a•cous•tic (/əˈko͞ostik/) adj.: Relating to sound or the sense of hearing.
the•ol•o•gy (THēˈäləjē/) n.: God words.
Music is meant to be heard. In fact, you might say that if it's not heard, it's not actually music. You can own heaps of sheet music; little solid and hollow dots occupying some lines on a dog-eared, coffee-stained page. But until it actually enters time and space through the pulsing strings of a violin or the vocal chords of a soprano, it isn't music and can't be fully enjoyed. If the notes on the page aren't given voice and ushered into the airwaves by an instrument, then they are useless; they are not doing what they were given to do.
The apostle Paul speaks about the acoustic nature of the Christian faith in Romans 10:13-17:
For “everyone who calls on the name of the Lord will be saved.” How then will they call on him in whom they have not believed? And how are they to believe in him of whom they have never heard? And how are they to hear without someone preaching? And how are they to preach unless they are sent? As it is written, “How beautiful are the feet of those who preach the good news!” But they have not all obeyed the gospel. For Isaiah says, “Lord, who has believed what he has heard from us?” So faith comes from hearing, and hearing through the word of Christ. (ESV)
When I teach these verses, I like to sum it up as follows: "The word of the Gospel: if it ain't spoken, it ain't heard, and it don't work." (For whatever reason, terrible grammar makes these kinds of things stick.) Faith—that external gift, unmerited by works, by which we are objectively declared "righteous" in God's sight (Romans 4)--that faith comes by hearing the word of Christ. So if that word is not spoken, how can it be heard, and therefore, how can it do its work? If it is not ushered into the airwaves by someone speaking it, how can it do its work of giving faith?
Answer: it can't. If it ain't spoken, it ain't heard, and it don't work.
Martin Luther puts it far more eloquently in his Large Catechism: "...for where Christ is not preached, there is no Holy Ghost who creates, calls, and gathers the Christian Church, without which no one can come to Christ the Lord" (LC, Part 2, Article III, 45).
Jesus himself highlighted this acoustic reality in Luke 24:
Then he said to them, “These are my words that I spoke to you while I was still with you, that everything written about me in the Law of Moses and the Prophets and the Psalms must be fulfilled.” Then he opened their minds to understand the Scriptures, and said to them, “Thus it is written, that the Christ should suffer and on the third day rise from the dead, and that repentance and forgiveness of sins should be proclaimed in his name to all nations, beginning from Jerusalem. You are witnesses of these things. And behold, I am sending the promise of my Father upon you. But stay in the city until you are clothed with power from on high.” (Luke 24:44-49, ESV)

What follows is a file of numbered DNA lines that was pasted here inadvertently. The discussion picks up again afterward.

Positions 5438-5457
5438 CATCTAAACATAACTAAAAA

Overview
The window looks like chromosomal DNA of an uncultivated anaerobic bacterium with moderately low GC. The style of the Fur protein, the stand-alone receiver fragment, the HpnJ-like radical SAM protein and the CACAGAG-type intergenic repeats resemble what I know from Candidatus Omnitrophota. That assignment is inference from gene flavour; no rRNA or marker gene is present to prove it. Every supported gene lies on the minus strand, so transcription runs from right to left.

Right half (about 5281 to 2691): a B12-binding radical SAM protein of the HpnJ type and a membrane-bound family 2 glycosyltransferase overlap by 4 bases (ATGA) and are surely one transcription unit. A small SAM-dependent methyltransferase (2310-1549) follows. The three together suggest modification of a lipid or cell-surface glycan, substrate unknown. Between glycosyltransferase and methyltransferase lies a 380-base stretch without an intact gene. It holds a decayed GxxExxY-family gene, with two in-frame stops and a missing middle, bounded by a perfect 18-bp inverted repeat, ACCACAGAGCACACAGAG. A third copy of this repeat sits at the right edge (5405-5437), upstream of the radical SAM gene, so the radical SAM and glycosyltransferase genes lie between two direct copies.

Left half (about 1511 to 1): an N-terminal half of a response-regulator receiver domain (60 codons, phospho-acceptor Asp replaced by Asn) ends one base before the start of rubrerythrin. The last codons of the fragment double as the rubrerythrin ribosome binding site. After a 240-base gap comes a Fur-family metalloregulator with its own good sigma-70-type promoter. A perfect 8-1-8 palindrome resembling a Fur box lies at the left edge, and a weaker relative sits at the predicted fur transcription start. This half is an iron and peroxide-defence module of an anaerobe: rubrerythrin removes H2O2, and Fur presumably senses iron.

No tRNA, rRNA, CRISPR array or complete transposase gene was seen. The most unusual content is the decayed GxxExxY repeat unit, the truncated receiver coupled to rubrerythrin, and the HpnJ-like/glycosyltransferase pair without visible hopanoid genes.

This actually gives the Church clarity concerning what she ought to be about: proclaiming into eardrums the very word through which the Holy Spirit works and which God has promised will not return to him empty. We are all acoustic theologians. That Gospel is, after all, a message that only Christ's bride possesses to proclaim. Therefore all that we do and say is subsumed under the banner of Christ's cross and his empty grave proclaimed, and that for the forgiveness of sinners. So, the Gospel is not buying homeless people food. It's not serving soup at a warming center. It's not building houses for the less fortunate. It's not rescuing stray dogs and cats. It's not living an environmentally aware lifestyle as a steward of the earth. It's not making sure people live moral and upright lives by being a 'good example'. It's not funding cures for cancer or lobbying for this or that legislation. While all of these things are good and worthwhile, they are not the Gospel. We do not "preach the Gospel always and when necessary use words" (St. Francis of Assisi). This is impossible. Why?
Because the Gospel is precisely acoustic God-words.
Words about Christ who was crucified for our sins and raised for our justification (1 Corinthians 15:3-4). Words spoken physically into time and space. Words that vibrate airwaves and bounce off of sinners' eardrums. Words that till the crusty soil of our hearts. Words that proclaim repentance and the forgiveness of sins (Luke 24:47). And if those words ain't spoken, they ain't heard, and they don't work. But when they are spoken, take heart. For it is through those acoustic words, spoken from sinners' lips, that God miraculously delivers his saving goods.
Incredible, that God would join his word to the mundane stuff of his creation; not only to sound waves that echo off of our eardrums, but also to water that washes over our skin and to bread and wine that place into our mouths the very body and blood of Christ. Yes, God uses that powerful, Word-laced, promise-laden stuff to deliver his external, objective goods of salvation and forgiveness.
Yes, even to sinners like us.